Democrats and Republicans Agree: More Power for the President


Bootleggers and Baptists

Whenever partisans from different sides of the political spectrum find themselves in quick agreement, the American people almost invariably suffer. The classic example is the "Bootleggers and Baptists" scenario, in which limited alcohol prohibition is promoted by religious nuts and illicit alcohol producers alike, as such a ban plays to the misguided convictions of the former, and the wallets of the latter. Regardless of the motivations of the prohibition's proponents, liberty is strangled.

Today's example of the same scenario is called the No Labels group, and consists of Democrats, Republicans, and several former White House chiefs of staff, all convinced that the presidency needs more power and control. Because a man with an extensive kill-list and a known habit of abusing the living hell out of executive power must need more authority to do his job. Of course his predecessor, a man with an extensive kill-list and a known habit of abusing the living hell out of executive power, didn't give him much in the way of a good example of leadership.

The group has fortunately only got small pieces of its stated goals into Congress so far, according to The New York Times, but the purported ambitions of the movement are quite startling:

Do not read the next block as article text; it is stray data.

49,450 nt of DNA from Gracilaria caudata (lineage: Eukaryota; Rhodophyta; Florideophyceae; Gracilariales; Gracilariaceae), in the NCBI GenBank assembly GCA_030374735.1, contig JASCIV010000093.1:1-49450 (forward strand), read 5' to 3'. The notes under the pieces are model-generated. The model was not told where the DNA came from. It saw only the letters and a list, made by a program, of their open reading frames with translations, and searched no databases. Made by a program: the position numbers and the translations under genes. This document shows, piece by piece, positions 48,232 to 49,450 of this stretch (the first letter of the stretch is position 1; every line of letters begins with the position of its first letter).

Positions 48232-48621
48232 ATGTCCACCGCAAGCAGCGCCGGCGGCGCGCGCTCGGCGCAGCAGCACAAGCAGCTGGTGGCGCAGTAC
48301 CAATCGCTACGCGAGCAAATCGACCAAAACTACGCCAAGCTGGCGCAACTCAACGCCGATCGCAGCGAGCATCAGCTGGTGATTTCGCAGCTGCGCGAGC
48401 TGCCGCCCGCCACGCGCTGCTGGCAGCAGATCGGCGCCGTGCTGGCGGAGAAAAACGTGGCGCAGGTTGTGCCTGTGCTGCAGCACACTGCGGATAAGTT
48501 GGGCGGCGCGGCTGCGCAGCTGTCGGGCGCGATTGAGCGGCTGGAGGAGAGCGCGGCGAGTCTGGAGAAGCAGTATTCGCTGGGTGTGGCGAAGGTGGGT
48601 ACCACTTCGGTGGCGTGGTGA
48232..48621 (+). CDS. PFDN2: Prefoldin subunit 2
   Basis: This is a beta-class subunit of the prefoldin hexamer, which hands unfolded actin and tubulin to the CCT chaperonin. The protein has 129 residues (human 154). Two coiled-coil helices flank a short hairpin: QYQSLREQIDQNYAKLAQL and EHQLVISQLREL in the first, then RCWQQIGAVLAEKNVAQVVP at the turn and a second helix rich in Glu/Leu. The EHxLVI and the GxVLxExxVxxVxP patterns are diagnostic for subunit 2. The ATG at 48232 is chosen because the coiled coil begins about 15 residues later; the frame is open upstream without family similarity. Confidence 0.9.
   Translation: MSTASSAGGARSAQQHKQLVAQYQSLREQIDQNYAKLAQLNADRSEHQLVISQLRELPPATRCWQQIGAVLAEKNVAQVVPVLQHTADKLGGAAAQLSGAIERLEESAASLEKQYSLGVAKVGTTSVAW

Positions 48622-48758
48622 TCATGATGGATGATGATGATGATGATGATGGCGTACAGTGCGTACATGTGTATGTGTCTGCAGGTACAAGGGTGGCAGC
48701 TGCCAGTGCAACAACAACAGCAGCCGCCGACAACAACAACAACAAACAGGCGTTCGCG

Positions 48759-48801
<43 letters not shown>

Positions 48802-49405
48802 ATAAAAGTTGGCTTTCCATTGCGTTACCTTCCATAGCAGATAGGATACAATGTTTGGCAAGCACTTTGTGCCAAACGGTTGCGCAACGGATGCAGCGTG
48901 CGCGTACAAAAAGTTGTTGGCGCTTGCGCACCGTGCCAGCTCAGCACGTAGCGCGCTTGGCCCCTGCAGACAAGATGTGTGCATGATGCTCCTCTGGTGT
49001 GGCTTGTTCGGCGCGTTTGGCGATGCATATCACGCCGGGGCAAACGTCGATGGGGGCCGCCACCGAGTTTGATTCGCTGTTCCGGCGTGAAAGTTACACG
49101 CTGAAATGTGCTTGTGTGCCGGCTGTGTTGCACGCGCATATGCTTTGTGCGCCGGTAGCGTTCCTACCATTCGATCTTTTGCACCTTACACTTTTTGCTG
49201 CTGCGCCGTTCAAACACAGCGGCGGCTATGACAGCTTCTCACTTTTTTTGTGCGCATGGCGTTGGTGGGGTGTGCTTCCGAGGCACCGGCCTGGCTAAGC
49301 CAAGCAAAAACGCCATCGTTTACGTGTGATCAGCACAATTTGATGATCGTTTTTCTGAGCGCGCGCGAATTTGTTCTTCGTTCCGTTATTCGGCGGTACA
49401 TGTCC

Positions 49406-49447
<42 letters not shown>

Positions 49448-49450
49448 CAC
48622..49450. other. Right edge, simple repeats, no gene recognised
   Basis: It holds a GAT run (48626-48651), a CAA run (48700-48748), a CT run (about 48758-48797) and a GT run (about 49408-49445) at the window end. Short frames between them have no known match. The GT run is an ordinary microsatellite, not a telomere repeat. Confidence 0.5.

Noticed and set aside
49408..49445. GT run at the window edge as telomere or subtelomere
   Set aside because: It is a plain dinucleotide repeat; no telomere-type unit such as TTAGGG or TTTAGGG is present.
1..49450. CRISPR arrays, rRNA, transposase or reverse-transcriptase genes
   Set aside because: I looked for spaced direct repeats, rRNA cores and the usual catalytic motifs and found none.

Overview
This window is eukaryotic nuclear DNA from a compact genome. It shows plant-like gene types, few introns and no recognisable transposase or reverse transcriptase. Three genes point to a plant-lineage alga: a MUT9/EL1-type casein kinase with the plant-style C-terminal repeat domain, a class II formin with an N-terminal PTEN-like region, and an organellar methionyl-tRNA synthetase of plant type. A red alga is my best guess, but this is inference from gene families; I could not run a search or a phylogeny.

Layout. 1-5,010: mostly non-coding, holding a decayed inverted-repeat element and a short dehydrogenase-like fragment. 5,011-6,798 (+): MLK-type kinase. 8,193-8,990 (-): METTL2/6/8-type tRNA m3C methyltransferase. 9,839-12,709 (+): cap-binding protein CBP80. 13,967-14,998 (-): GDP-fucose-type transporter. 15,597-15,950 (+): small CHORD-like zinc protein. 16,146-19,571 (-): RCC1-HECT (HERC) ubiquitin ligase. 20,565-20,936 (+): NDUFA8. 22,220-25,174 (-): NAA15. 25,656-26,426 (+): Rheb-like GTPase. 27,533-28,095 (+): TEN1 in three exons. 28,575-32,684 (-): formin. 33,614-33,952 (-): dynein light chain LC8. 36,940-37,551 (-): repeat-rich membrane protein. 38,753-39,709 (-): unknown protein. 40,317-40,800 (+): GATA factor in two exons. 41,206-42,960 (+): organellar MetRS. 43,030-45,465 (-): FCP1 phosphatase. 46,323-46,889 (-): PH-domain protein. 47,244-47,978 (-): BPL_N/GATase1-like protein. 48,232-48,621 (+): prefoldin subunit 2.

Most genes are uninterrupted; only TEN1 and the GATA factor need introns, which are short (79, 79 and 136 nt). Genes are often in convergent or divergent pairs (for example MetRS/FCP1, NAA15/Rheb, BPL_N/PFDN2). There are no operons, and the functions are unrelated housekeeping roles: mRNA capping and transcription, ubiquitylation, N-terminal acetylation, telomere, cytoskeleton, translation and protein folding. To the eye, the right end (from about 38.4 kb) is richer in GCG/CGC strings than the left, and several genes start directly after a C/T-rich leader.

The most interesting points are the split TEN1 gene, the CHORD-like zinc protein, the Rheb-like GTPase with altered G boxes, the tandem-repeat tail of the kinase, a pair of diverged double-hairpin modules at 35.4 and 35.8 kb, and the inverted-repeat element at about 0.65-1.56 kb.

Twice a year, the president should be able to introduce legislation directly to Congress for a fast-track vote, which would allow the legislation to pass with a majority vote and without amendments. To qualify for fast-track status, legislation would require 10 sponsors from each party in the House and five sponsors in each party in the Senate. Bipartisan presidential commissions would have similar fast-track authority for their final report if it is in legislative form.

The listed reasons for these changes are even well-intentioned: fixing tax codes and immigration laws, and getting rid of debt. But while both parties have an understandable interest in empowering their own presidents further, one of the curious features of democracy is that the center of power tends to swing back and forth. If Democrats wish to empower their president, they should remember that these same proposed powers will certainly be wielded by Republicans in the future. Lawmakers have a way of forgetting that granting power to the president they are affiliated with today is tantamount to granting power to the opposition tomorrow. One day soon the shoe will find itself on the other foot, and it's to everyone's benefit to make sure that shoe doesn't have cleats.

For more on opposing groups working together to pistol-whip lady liberty, go here.